Playwright Weinraub was raised in New York and once worked as a copy boy for the New York Times. He rose to become a reporter, traveling to Vietnam, London, India and Washington, D.C. He covered political campaigns of Walter Mondale, Ronald Reagan and Jessie Jackson. Moving to Los Angeles in 1990, to cover the movie business, Weinraub eventually left journalism to become a playwright. “Above the Fold” is his second play, but he obviously knows the business of journalism.

Jeffery P. Eisenmann’s scenic design includes an oversized cellphone hovering over head and a TV screen with live feed. Before the show and during intermission, we were able to watch some Sochi Olympic coverage. The world has certainly changed and very few people sit glued to their TV alone. I usually watch TV while at my computer and who hasn’t seen or known someone who can’t have a conversation without looking at their cellphone. The art of conversation may be lost as we are faced with a constant barrage of information, information that comes to us instantaneously and much, much faster than a newspaper can provide by traditional means.

Newspapers once rushed to give their audience news, with morning and evening editions and even special editions. Then, newspapers had to compete with TV. Some survived and others did not.

It’s no secret; newspapers are in crisis mode. Yet the story told here is something to consider when reading or listening to any news. Quick results, tough competition and ambition can mean that the kind of news we do get isn’t well-researched and ethical questions may abound. How many mistakes are being made and just what will a news agency do to save face?

“Above the Fold” continues at the Pasadena Playhouse until February 23, 2014.  The Pasadena Playhouse is located at 39 South El Molino Avenue, Pasadena, CA 91101.  The performance schedule is Tuesday through Friday at 8:00 p.m.; Saturday at 4:00 p.m. and 8:00 p.m.; and Sunday at 2:00 p.m. and 7:00 p.m. Tickets are available by calling The Pasadena Playhouse at 626-356-7529 or by visiting The Pasadena Playhouse Box Office, Tuesday – Sunday from 1:00 p.m. until 6:00 p.m. during non-performance dates.  On performance dates the Box Office is open Tuesday – Saturday from 1:00 p.m. – 8:00 p.m. and 1:00 p.m. – 7:00 p.m. on Sunday.  For more information, visit www.PasadenaPlayhouse.org.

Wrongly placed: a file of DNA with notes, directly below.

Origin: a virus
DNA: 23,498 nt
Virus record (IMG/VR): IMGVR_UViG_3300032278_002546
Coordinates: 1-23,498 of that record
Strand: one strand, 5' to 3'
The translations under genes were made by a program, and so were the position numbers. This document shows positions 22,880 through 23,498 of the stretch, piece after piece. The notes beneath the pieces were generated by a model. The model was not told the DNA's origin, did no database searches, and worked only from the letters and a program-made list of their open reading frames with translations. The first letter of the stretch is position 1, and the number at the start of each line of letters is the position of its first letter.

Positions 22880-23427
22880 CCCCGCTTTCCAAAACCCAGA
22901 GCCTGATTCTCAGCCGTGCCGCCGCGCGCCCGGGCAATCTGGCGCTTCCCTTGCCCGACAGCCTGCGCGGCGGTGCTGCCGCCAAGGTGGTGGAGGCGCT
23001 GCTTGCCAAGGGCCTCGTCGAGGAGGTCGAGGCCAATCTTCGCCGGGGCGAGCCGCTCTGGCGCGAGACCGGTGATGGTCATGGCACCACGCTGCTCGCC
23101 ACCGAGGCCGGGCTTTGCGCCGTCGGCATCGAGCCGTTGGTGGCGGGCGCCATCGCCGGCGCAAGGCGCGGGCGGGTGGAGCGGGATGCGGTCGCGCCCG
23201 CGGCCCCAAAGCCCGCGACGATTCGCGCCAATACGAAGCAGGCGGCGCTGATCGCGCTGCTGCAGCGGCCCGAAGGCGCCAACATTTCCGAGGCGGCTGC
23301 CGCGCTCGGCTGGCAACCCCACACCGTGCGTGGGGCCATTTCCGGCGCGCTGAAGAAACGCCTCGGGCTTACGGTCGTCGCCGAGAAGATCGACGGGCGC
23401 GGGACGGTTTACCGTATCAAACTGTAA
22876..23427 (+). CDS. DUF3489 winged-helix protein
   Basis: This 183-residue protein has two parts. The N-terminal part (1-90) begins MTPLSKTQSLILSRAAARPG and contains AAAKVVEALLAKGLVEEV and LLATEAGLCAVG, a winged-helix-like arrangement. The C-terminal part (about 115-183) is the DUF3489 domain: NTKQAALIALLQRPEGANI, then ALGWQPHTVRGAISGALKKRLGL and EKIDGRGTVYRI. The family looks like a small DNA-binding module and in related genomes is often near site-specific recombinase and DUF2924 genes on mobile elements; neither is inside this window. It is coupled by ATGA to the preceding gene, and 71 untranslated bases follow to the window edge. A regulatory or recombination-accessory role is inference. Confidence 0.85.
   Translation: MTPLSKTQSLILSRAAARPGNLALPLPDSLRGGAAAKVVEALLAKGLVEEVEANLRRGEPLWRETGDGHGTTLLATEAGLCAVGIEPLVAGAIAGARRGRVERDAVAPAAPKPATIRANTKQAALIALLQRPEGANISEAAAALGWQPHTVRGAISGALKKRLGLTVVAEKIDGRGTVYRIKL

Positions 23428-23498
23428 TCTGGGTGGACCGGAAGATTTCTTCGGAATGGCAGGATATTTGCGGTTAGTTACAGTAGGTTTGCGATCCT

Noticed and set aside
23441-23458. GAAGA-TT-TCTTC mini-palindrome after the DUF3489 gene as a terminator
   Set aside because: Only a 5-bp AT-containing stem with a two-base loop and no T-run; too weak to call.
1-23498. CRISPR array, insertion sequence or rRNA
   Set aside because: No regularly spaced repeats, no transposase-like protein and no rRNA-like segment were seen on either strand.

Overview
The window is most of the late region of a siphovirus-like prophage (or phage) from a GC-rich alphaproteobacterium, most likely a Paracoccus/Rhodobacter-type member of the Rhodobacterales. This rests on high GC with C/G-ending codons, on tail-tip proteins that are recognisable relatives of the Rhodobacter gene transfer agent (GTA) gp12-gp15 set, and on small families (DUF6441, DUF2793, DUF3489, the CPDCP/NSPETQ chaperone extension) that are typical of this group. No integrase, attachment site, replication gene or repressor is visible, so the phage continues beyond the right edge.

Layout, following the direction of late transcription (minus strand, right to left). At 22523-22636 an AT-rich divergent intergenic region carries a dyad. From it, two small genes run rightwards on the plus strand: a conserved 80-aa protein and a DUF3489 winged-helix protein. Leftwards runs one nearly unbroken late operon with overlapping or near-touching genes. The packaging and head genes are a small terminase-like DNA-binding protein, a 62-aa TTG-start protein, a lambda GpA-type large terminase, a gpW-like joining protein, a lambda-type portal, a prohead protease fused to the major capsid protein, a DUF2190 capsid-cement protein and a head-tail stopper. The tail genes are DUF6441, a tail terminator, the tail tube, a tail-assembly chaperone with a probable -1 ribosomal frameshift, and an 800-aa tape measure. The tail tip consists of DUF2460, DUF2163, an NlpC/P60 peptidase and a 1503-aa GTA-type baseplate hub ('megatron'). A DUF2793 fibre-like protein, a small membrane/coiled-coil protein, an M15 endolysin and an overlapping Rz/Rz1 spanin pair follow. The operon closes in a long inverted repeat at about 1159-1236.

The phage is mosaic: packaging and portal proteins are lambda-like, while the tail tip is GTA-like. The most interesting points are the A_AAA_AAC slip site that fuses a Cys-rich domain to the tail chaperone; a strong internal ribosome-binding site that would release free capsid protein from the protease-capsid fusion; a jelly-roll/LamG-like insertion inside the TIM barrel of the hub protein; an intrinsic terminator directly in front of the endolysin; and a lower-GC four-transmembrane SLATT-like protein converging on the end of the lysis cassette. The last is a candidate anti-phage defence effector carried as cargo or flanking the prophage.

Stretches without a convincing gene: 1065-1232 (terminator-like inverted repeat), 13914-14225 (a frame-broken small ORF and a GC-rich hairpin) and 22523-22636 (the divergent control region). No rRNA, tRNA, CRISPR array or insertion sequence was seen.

Weinburg will appear on panel discussions after the play on Tuesday talkbacks.

Tuesday, February 11th – Journalism & Integrity

  • Playhouse Mainstage
  • Immediately Following the 8:00 p.m. Performance



  • Marty Kaplan – Norman Lear Professor of Entertainment, Media and Society and Director of the Norman Lear Center at the USC Annenberg School for Communication and Journalism
  • Patt Morrison – Writer/Columnist, Los Angeles Times
  • Bernard Weinraub – Playwright/Former New York Times Reporter

Tuesday, February 18th – The 24-Hour News Cycle and Decline of Print Media

  • Playhouse Mainstage
  • Immediately Following the 8:00 p.m. Performance

Marc Cooper – Associate Professor, USC Annenberg School for Communication & Journalism


  • Zach Behrens – Editor in Chief of Blogs, KCETLinks 
  • Joe Matthews – California & Innovation Editor, Zocalo Public Square
  • Lionel Rolfe – Writer (San Francisco Chronicle, Los Angeles Times, Psychology Today)
  • Bernard Weinraub – Playwright/Former New York Times Reporter

Both discussions will begin immediately following the shows.